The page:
Well I had the same experience with the Droid X. The menu design is ugly and too wordy, and the icons are ugly and pointy and awkwardly spaced. The built-in email application is clumsy-looking and the fonts made me feel like I was in 1995. It is clear that little thought has gone into designing any of these elements. iOS on the other hand remains meticulously groomed to provide beautiful screens, menus, fonts, and buttons throughout. I spend a lot of time looking at my smart-phone and after a week I started to get annoyed at how ugly everything was on my Droid. If  you (like me) would never ever buy a Windows computer based on the user experience alone, my bet is you'd be disappointed with the Droid X. I'm not sure if this is Google's fault, or the fault of Motorola, or both, but the bottom line is the UX needs a lot of work. (Note: the Droid X ships with Android 2.1 and I didn't upgrade. Perhaps newer versions of Android would have been as cool as iOS, or perhaps not).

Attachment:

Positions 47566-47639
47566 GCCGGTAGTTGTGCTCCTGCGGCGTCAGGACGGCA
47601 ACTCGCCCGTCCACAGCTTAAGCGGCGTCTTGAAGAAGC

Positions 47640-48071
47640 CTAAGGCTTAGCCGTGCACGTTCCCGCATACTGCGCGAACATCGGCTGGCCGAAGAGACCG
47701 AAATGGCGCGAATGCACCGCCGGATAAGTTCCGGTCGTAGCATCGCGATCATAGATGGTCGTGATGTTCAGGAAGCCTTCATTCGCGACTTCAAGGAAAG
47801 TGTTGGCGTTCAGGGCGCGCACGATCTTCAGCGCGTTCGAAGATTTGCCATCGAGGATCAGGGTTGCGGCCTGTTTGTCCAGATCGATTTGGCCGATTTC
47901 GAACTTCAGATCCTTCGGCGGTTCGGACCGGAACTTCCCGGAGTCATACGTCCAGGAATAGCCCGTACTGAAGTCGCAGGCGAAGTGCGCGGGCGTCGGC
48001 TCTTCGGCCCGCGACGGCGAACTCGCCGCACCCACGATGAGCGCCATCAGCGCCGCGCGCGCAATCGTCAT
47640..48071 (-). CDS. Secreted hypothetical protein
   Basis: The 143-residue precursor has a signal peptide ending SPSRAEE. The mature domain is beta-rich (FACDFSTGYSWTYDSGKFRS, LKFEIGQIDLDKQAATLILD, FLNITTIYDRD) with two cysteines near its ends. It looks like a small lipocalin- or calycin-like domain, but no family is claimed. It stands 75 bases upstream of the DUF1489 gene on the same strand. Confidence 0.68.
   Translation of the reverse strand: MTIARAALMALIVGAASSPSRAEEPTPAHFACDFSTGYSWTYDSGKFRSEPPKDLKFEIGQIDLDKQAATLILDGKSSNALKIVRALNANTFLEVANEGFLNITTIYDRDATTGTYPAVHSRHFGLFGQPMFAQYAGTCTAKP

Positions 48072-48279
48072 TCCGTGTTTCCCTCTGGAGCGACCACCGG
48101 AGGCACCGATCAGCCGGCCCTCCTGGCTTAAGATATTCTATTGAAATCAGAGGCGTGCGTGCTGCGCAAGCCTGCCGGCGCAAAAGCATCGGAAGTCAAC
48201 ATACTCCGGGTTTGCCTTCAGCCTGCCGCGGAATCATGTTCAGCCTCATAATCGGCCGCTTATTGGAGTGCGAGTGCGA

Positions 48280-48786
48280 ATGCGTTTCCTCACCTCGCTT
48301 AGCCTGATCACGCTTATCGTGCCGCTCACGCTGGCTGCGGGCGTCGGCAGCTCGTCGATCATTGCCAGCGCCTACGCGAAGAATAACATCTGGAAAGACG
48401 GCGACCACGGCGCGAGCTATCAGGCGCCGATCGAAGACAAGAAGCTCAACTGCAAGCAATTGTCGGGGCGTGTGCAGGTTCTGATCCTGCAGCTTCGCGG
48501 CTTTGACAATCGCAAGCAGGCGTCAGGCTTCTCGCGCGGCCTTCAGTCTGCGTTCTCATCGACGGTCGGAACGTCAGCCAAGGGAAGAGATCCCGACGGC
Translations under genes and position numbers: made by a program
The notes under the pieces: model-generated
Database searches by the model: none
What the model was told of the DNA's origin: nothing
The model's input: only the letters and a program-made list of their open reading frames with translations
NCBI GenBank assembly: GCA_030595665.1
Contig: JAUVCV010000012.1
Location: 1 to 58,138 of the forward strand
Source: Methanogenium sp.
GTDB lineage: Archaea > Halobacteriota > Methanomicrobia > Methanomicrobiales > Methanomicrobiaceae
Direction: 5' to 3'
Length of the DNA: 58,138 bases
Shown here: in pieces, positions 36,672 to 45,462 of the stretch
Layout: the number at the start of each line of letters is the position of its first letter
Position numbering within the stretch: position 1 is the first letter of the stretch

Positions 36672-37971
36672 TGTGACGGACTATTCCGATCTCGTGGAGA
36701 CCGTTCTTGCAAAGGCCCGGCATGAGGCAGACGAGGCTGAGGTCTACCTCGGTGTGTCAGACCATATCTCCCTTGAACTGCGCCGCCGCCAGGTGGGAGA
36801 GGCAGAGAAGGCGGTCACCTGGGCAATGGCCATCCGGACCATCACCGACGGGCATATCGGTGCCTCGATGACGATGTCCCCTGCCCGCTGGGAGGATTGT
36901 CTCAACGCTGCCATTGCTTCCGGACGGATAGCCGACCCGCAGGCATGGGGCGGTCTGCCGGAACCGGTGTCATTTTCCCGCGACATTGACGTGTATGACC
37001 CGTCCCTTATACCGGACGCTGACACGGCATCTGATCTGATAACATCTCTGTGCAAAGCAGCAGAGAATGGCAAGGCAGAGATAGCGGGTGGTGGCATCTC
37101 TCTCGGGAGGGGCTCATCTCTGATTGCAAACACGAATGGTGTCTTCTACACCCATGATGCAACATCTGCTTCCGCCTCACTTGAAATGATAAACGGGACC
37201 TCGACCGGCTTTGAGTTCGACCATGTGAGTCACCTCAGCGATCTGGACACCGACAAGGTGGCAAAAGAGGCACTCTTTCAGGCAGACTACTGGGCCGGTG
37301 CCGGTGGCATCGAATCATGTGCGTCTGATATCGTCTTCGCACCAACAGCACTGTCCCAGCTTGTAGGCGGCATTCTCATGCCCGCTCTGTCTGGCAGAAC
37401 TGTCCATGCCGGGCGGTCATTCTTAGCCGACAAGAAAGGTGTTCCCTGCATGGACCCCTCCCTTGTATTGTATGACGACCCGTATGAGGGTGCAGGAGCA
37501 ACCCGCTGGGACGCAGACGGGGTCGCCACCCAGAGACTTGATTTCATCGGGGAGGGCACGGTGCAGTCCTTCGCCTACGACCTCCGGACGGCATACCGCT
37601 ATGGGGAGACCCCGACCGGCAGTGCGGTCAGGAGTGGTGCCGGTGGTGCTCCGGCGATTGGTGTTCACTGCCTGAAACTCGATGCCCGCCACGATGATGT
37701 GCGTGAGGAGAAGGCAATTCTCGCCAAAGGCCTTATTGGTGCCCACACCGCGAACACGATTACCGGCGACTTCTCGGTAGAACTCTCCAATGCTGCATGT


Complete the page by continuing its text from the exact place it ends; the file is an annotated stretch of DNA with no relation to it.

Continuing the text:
Those are the 5 main reasons I turned in my Droid X for an iPhone 4. It was actually a hard decision as there were aspects of the droid that I really liked. The screen widgets were cool, the voice search on Google was cool, using it as an external hard drive was useful, and the anthropomorphic "Droid" ring turned into a funny joke with my wife. I'm sure I would have found other cool features if I played around with it more, but I couldn't get over the fact that I found it annoying to use and was starting to become jealous of my wife's iPhone 4.

In summary, I think Apple's iPhone 4 kicks the Droid X's butt everywhere that counts, but I'd love to hear your thoughts on the topic.

TechnologyWill Sacks